The Storms in America and What It Means for Traveling Brits

Hurricane Irma has come and gone but other hurricanes are not far behind. As the American continent and the Caribbean Islands keep getting hit by multiple storms, one after the other, it may not be the best place for anyone to visit right now. Just in case you do have plans to travel anywhere near the storm-ravaged areas in the near future, you need to consider the following points. Also, there are other storms like Maria and Jose to worry about as well, so it makes sense to be aware of the advice as mentioned below.

Affected Areas

The first useful thing to know is if you are going to be anywhere near the affected areas during your travels. Hurricane Irma has affected Cuba and Puerto Rico, Cape Verde, The Bahamas, Leeward Islands, Turks and Caicos Islands, and Eastern United States (Florida in particular). The Category 5 Hurricane Maria is a more immediate threat now and it has already devastated the island of Dominica while the Puerto Rican people are now living completely without electricity on the island. Other affected areas include the British Virgin Islands, Montserrat, and Anguilla. Areas that are still in danger include Antigua, St Eustatius and Saba, Guadeloupe, Martinique, Barbuda, St Lucia, St Kitts and Nevis, St Maarten, Turks and Caicos Islands, St Vincent and the Grenadines. Hurricane Jose, which at this point is being classified as a tropical storm, should affect New York City and nearby regions, but as it’s only a category 1 storm, it is not expected to be as threatening as the other two.


While most people worry about the immediate effects of a devastating storm, its long-term effects can be even more deadly. For example, the Texas Gulf Coast has been flooded with carcinogenic pollutants from oil refineries and chemical plants while 28 million gallons of sewage has been dumped across the state of Florida, creating ideal breeding grounds for diseases such as E. coli, hepatitis A, and Salmonella among others. As one can imagine, the Central American countries, which are infamous for diseases such as hepatitis A, hepatitis B, and typhoid are now even more dangerous to unvaccinated travellers. When considering how will Hurricane Irma affect holiday travel, look at travel vaccinations for Central America before heading over to any of the nations in the region.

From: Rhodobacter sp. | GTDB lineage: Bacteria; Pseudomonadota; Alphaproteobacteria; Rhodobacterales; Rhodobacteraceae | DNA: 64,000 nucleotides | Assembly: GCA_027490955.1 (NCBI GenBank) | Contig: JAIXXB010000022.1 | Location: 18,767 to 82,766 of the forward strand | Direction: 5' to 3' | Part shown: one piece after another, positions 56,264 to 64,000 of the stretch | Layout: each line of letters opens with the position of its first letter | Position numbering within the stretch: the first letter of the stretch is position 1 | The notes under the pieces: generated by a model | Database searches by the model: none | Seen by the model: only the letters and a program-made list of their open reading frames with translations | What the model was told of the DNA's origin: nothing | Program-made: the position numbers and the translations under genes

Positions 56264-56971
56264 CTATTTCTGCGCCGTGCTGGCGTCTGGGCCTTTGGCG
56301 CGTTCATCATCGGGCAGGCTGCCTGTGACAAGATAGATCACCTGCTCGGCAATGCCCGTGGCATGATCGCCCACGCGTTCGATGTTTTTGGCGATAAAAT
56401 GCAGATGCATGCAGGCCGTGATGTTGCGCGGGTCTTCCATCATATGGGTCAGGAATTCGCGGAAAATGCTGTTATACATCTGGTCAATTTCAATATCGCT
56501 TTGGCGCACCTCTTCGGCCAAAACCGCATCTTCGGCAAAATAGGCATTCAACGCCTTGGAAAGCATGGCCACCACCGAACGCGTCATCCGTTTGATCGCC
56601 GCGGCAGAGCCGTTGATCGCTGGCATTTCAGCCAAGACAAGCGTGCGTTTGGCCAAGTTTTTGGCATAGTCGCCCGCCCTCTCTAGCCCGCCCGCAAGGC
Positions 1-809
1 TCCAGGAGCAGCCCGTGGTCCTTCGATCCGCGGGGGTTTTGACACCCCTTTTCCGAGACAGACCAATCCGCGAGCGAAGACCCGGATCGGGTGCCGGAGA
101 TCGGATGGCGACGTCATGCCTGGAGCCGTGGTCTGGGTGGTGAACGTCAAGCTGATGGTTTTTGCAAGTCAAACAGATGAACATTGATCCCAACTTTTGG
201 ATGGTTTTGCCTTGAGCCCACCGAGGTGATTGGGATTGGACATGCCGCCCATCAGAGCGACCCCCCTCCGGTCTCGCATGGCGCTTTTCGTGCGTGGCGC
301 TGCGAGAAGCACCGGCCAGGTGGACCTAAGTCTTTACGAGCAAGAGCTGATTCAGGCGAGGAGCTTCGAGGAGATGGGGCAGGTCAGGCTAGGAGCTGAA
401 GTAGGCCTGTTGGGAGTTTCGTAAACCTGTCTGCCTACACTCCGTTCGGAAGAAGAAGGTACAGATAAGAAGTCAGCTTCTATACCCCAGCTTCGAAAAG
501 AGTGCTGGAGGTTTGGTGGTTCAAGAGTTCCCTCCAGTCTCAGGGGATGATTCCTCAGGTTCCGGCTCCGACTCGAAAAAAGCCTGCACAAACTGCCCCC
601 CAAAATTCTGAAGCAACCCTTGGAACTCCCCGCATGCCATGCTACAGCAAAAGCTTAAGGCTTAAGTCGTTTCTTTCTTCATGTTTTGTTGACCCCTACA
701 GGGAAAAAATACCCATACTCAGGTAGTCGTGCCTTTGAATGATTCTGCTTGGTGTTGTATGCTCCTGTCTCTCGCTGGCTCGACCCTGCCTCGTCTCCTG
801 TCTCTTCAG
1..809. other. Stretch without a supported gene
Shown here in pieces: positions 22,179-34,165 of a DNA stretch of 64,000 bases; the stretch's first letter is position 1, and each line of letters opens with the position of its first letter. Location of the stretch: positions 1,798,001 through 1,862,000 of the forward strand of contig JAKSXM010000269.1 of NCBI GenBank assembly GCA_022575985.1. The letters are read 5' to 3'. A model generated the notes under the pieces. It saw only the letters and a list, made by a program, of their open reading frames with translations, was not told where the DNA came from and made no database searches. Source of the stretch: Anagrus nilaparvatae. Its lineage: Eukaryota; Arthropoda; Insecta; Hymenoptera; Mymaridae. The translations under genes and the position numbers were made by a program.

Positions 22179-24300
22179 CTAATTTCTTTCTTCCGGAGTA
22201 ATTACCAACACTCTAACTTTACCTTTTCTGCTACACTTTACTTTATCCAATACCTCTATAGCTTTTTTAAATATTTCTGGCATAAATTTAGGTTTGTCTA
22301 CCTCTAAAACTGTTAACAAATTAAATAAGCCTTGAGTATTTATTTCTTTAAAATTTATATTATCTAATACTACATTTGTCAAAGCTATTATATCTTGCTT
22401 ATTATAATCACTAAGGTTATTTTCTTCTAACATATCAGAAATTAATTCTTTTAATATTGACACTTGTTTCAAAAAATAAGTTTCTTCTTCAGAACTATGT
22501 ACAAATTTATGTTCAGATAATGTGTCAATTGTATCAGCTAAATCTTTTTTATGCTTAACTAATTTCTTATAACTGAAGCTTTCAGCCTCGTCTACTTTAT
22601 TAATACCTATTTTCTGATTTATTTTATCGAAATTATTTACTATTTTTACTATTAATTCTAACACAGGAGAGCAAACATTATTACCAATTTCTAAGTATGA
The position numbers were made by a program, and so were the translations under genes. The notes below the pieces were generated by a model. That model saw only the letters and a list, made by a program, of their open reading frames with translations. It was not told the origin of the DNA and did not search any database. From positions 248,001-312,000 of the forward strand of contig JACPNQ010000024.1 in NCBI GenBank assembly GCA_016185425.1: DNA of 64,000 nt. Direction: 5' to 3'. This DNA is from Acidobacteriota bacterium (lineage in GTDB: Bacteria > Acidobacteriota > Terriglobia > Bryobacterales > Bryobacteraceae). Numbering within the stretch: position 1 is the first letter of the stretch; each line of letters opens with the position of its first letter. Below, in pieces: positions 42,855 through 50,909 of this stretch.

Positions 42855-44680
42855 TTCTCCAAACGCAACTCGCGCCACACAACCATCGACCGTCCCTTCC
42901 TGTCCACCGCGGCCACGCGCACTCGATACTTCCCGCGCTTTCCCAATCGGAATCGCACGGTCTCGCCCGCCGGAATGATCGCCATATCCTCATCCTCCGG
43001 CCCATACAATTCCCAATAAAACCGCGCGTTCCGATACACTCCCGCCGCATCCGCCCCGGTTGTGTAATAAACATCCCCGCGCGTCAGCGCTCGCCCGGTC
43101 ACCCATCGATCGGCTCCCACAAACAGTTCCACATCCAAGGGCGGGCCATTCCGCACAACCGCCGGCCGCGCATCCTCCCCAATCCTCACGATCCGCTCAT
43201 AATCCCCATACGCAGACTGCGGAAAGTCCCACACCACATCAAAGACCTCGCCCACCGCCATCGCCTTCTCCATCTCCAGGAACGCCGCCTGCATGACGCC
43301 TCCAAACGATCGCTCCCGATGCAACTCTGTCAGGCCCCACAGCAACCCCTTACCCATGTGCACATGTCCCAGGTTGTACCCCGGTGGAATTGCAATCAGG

Future Storms

Apart from the devastation brought in by the three biggest hurricanes of the season (Harvey, Irma, and Maria), the latest weather reports indicate that a new tropical disturbance has started to show signs of forming into a storm from September 22. The storm is lying off the U.S. East Coast in the Atlantic Ocean, but if it does indeed turn into a full-blown storm, it will happen in the course of the coming week.

The good news for Brits is the fact that the worst is over and as the weeks pass by, the weather will definitely clear up for the remainder of the year. As long as you are careful about selecting your travel routes and you take the necessary precautions, things should be fine.